Components of the cold-gas refrigerating machine shown in FIG. 5 which correspond to those of FIG. 4 are denoted by the same reference numerals.

In this case the tube 62 is rigidly connected to the piston 2, while the housing 64 is adjustable in the axial direction by means of an adjusting screw 70 in a bush 71. Thus, the nominal central piston position is again adjustable, an additional advantage being obtained in that the adjustment can be externally effected during operation.

Although the slide is connected to the piston and the housing is rigidly arranged in the FIGS. 4 and 5, obviously the reverse is also possible.

Instead of coaxially cooperating elements of the control mechanism it is also possible, for example, to utilize two flat elements.

Claims (5)

What is claimed is:
1. In a hot-gas reciprocating machine, comprising at least one working space in which a working medium completes a thermodynamic cycle, the working space comprising a compression space and an expansion space of mutually different mean temperature during operation, said spaces being interconnected via heat exchangers, including a regenerator; and at least one free piston which is reciprocatable in a cylinder, one face of the piston varying the volume of the working space, its other face forming part of the boundary of a buffer space in which working medium is also present under a pressure which is at least substantially constant during operation and which corresponds to the mean working medium pressure in the working space, the improvement comprising a control mechanism responsive to deviation of the mean piston position from a desired nominal central position, for instantaneously bringing the working space in communication with the buffer space at instants corresponding to such an instantaneous pressure of the working medium participating in the cycle that the nominal central position is restored by supplying or extracting working medium to or from the working space as a result of the instantaneous pressure difference between the two spaces.
2. A hot-gas reciprocating machine as claimed in claim 1, characterized in that the control mechanism is formed by one or more ducts in the piston, one end thereof opening into the working space while their other end opens into a wall of the piston cooperating with the cylinder wall, said duct other end being arranged to correspond, in a given position of the piston, with one or more ducts in the cylinder wall which communicate with the buffer space.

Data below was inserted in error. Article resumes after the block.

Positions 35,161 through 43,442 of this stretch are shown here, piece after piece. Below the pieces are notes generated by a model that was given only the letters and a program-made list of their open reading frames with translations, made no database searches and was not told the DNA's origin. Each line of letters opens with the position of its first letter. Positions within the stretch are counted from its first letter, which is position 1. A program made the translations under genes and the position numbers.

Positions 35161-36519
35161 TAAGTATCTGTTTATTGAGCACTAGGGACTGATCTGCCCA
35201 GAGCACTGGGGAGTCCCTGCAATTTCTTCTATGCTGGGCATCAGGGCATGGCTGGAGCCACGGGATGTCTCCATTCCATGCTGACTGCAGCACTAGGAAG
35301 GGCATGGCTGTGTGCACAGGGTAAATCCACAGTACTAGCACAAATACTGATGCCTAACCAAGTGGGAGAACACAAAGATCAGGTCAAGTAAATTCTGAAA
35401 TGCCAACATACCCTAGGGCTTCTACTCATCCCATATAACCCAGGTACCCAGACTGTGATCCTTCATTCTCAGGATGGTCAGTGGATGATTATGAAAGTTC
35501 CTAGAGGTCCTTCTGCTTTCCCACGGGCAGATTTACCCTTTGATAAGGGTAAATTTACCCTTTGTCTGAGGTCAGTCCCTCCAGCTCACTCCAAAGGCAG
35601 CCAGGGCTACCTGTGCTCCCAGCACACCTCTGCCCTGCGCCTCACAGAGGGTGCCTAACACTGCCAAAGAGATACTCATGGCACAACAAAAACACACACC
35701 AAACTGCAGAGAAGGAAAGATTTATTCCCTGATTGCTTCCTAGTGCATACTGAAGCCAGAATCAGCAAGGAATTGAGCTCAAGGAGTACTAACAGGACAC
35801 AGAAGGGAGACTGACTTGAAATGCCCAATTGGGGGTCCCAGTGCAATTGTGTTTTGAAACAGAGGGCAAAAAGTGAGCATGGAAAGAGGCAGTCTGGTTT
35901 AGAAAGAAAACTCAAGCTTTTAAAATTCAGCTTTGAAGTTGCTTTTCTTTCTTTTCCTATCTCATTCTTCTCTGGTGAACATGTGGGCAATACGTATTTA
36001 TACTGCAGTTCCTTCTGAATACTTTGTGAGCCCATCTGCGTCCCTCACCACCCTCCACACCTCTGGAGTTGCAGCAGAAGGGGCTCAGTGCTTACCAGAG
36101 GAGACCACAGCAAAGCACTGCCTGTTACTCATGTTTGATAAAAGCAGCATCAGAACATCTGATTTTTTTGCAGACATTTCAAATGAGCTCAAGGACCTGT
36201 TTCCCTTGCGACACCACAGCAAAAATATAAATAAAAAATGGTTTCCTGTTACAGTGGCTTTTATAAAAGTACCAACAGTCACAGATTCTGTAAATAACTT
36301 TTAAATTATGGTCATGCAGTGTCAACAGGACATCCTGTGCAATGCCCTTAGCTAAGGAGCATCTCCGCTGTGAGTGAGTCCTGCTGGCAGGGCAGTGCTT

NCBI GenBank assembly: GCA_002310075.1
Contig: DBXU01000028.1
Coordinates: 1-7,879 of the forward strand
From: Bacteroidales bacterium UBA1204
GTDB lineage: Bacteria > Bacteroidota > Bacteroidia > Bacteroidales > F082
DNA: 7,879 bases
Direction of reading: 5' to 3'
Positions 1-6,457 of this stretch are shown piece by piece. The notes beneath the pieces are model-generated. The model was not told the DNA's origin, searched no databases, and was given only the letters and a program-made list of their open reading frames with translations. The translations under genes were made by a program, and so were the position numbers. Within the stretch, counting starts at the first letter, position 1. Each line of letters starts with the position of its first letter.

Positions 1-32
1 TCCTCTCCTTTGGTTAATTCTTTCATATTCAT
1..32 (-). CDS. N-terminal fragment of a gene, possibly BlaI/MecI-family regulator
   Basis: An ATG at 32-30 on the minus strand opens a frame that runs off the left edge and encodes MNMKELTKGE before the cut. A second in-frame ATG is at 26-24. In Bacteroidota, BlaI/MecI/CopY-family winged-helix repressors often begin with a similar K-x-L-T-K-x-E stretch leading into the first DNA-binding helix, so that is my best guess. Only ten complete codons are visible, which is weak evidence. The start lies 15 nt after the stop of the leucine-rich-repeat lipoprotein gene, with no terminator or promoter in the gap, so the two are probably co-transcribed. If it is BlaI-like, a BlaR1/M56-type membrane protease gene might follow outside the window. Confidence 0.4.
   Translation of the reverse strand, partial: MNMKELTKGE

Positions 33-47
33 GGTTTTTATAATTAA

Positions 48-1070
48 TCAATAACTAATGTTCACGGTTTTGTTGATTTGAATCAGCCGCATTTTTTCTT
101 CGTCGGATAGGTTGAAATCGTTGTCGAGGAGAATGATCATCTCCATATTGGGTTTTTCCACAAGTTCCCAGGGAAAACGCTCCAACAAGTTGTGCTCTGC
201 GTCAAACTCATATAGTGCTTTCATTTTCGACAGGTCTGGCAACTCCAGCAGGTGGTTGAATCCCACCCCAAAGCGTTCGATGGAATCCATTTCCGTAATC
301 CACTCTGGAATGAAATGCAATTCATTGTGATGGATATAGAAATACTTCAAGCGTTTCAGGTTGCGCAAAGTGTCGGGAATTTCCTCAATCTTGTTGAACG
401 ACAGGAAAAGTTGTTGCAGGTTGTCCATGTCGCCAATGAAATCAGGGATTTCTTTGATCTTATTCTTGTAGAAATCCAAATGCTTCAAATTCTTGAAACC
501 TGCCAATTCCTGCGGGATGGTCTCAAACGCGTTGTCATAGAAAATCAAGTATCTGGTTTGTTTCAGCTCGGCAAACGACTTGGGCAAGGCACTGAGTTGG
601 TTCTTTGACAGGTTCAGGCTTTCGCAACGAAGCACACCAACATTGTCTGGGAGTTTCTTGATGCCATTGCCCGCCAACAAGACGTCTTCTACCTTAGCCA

3. A hot-gas reciprocating machine as claimed in claim 1, characterized in that the control mechanism is formed by two elements in the buffer space which are reciprocatable relative to each other, the first element being connected to the piston and the second element being rigidly arranged, the first element being provided with one or more ducts, one end of which opens into the working space while their other end corresponds, in a given position of the two elements relative to each other, to one or more ducts in the second element which communicate with the buffer space.
4. A hot-gas reciprocating machine as claimed in claim 3, characterized in that the first element is connected to the piston to be adjustable in the movement direction of the piston relative to the piston.
5. A hot-gas reciprocating machine as claimed in claim 4, characterized in that the second element is arranged in the buffer space to be adjustable in the movement direction of the piston relative to the buffer space.
US05/744,521 1975-12-05 1976-11-24 Hot-gas reciprocating machine with self-centered free piston Expired - Lifetime US4058382A (en)

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NL7514182A NL7514182A (en) 1975-12-05 1975-12-05 Hot gas reciprocating.
NL7514182 1975-12-05

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JP (1) JPS5337488B2 (en)
AT (1) AT351323B (en)
AU (1) AU2014176A (en)
BE (1) BE849078A (en)
CA (1) CA1054383A (en)
DE (1) DE2653455C3 (en)
DK (1) DK543176A (en)
FR (1) FR2333963B1 (en)
GB (1) GB1569772A (en)
IT (1) IT1065520B (en)
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US4183214A (en) * 1977-05-05 1980-01-15 Sunpower, Inc. Spring and resonant system for free-piston Stirling engines
US4345437A (en) * 1980-07-14 1982-08-24 Mechanical Technology Incorporated Stirling engine control system
US4350012A (en) * 1980-07-14 1982-09-21 Mechanical Technology Incorporated Diaphragm coupling between the displacer and power piston